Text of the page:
"It is a civil war": "Heroic" director on how the Mexican military makes ordinary men into killers

David Zonana's latest film is an indictment on the power imblance that forces Mexican men to turn on their own

Published January 20, 2023 11:30AM (EST)

Heroic (Sundance Film Festival)
Heroic (Sundance Film Festival)

David Zonana's chilling drama, "Heroic," premiering at the Sundance Film Festival, is set in a Mexican military academy where 18-year-old Luis (Santiago Sandoval Carbajal) is a "colt" (young cadet) training to become an officer. Luis quickly resents the dehumanizing nature of the academy, and wants out, but he can't give up the money and insurance he gets to support his diabetic mother.

While he bonds with some of his fellow colts, Luis is trapped when Sergeant Sierra (Fernando Cuautle) takes a liking to him. Sierra asks Luis to accompany him and some other sergeants on an "errand." Luis' participation gets him privileges — like missing out on a hazing initiation — but it also puts Luis in an untenable position where he feels powerless. Luis is asked to paddle one of his fellow cadets in one scene, and he witnesses a colt being physically abused in another. Things get increasingly worse. How Luis copes with the pressures he faces and the difficult situations he finds himself in build, inexorably to the film's shocking conclusion.

Zonana again employs the same formalist approach he used in his stunning debut, "Workforce," with artfully composed still shots that observe the action in a cold, detached manner. A horrific scene involving near-naked cadets being pushed like weighted discs in a game of shuffleboard along a soapy floor to see who can slide the farthest is one of the less disturbing episodes. Zonana's film is a stinging indictment of inequality and power. 

On the eve of his film's premiere, Zonana spoke with Salon about "Heroic." 

I have to start by asking the question that went through my head several times during "Heroic." Is your film too brutal? It was as disturbing as Amat Escalante's "Heli" and "Los Bastardos," and Michel Franco's "New Order."

If it's too brutal, then Mexico is too brutal. What all these directors are trying to say and portray in their films is a reflection of what they see. Amat, Michel and myself are not trying to exaggerate things. We are responsible directors and wouldn't do something brutal just for the sake of it. The question should be: What is happening in Mexico, and what are we seeing that is influencing us to create these films?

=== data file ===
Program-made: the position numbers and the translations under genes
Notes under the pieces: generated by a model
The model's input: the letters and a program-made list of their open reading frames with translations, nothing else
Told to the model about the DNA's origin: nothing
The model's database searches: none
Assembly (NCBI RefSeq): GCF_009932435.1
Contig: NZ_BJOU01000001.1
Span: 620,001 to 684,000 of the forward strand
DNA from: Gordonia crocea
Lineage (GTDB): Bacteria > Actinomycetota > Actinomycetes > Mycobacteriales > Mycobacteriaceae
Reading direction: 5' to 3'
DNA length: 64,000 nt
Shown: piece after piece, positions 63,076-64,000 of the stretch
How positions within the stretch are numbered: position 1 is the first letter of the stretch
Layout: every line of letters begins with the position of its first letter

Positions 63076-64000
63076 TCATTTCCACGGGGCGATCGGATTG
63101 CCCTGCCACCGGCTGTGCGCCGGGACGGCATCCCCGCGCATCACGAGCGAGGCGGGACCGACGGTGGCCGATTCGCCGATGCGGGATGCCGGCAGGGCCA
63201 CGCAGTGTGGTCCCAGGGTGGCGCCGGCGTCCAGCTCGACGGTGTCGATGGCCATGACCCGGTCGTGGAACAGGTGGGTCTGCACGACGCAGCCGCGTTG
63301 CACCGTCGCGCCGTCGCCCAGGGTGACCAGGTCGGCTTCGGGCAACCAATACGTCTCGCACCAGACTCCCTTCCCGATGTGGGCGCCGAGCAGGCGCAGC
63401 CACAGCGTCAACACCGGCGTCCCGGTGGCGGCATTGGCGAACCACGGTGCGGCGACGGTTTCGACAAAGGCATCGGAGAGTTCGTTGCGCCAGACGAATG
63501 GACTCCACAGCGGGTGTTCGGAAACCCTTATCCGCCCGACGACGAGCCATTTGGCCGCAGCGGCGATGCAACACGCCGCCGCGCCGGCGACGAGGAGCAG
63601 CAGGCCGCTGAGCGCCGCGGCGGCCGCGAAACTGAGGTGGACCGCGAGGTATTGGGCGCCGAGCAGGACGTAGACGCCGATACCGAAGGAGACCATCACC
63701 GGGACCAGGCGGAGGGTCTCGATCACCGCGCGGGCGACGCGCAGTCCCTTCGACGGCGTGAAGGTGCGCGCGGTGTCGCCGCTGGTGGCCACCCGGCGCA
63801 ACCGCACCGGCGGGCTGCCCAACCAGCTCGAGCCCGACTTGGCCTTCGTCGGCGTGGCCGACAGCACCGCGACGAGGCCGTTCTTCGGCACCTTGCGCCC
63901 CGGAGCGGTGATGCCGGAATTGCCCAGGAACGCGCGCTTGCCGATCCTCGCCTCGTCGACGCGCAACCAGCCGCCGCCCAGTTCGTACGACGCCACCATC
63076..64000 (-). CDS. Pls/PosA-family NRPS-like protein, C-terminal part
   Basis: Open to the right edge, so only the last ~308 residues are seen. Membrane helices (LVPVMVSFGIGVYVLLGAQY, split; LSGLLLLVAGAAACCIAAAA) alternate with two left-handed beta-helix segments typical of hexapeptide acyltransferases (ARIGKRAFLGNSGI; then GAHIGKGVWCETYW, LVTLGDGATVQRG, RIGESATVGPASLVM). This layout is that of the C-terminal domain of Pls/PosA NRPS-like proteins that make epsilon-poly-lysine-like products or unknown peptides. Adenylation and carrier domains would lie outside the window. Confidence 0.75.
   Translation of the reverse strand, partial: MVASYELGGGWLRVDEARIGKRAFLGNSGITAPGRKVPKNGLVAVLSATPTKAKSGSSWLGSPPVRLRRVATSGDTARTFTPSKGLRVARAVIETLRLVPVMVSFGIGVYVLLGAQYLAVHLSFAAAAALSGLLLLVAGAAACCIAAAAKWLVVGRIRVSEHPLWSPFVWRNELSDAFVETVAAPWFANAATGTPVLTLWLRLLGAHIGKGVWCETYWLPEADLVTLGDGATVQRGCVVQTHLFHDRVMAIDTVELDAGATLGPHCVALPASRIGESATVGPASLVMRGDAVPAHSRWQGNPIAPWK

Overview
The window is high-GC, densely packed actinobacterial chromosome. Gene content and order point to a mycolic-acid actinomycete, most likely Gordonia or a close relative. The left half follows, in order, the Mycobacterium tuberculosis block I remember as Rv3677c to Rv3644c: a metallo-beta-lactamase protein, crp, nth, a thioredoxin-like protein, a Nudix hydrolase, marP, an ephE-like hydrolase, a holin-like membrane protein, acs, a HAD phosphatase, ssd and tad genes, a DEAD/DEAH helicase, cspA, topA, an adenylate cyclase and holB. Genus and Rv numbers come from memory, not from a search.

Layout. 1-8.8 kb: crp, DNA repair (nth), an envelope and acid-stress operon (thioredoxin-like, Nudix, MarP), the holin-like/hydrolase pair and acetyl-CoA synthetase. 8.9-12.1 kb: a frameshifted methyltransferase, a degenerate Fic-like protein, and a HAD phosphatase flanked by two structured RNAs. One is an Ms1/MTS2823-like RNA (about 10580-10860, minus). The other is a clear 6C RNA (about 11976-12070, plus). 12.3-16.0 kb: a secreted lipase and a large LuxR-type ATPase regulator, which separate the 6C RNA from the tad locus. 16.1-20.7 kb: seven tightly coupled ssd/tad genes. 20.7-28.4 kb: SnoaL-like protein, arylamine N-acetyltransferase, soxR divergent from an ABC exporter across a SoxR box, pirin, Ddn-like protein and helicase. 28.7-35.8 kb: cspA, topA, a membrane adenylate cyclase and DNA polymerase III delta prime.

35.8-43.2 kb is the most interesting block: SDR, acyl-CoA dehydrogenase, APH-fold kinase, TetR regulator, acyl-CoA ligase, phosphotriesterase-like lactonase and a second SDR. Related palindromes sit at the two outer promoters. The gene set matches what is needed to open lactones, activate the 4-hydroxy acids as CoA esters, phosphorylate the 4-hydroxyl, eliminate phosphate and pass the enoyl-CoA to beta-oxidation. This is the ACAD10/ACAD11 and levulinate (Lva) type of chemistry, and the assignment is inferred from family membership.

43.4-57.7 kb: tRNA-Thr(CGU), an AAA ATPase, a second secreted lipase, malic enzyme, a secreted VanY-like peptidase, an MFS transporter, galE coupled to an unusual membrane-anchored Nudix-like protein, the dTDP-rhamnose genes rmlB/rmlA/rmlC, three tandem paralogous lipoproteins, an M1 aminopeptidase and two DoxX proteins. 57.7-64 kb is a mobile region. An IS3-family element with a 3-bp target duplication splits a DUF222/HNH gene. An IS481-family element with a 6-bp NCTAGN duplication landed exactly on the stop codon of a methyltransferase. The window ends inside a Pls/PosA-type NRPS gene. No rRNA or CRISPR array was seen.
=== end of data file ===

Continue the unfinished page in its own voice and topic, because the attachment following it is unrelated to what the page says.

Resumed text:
You employ a discipline and a precision in your shots, in how you compose a frame and how long you hold a scene to let viewers absorb all of the drama and emotion. Can you describe your approach to directing and why this style is so impactful for you?

My way of shooting is similar in both "Workforce" and "Heroic." The camera moves more in "Heroic," but I still use long shots; it is not as static as "Workforce." I am a narrative-driven director. I write the script first, and what I try to do with the camera is to portray the story the best way possible. Sometimes the answer is to just let the action happen and put the camera where it will record it as best as possible. It also makes the actors — who are a mix of actors and non-professional actors to let them feel they are in a natural environment. A long shot allows them to explore their characters in a theatrical way because I am not manipulative with the camera. The story unfolds in front of it, and I let spectators become more aware of what's happening in a scene — so they can understand the characters' inner world but also what's happening in the outer world. That helps us put ourselves in their shoes. We see their surroundings and feel the tension in the same way the characters live it. 

"Heroic" is all about the difficult economic position Luis is in and what he must endure to support his family. His options are limited, and, as you show, even more so once he joins the academy. Can you talk about this theme, which is pervasive among the underprivileged and Indigenous in Mexico?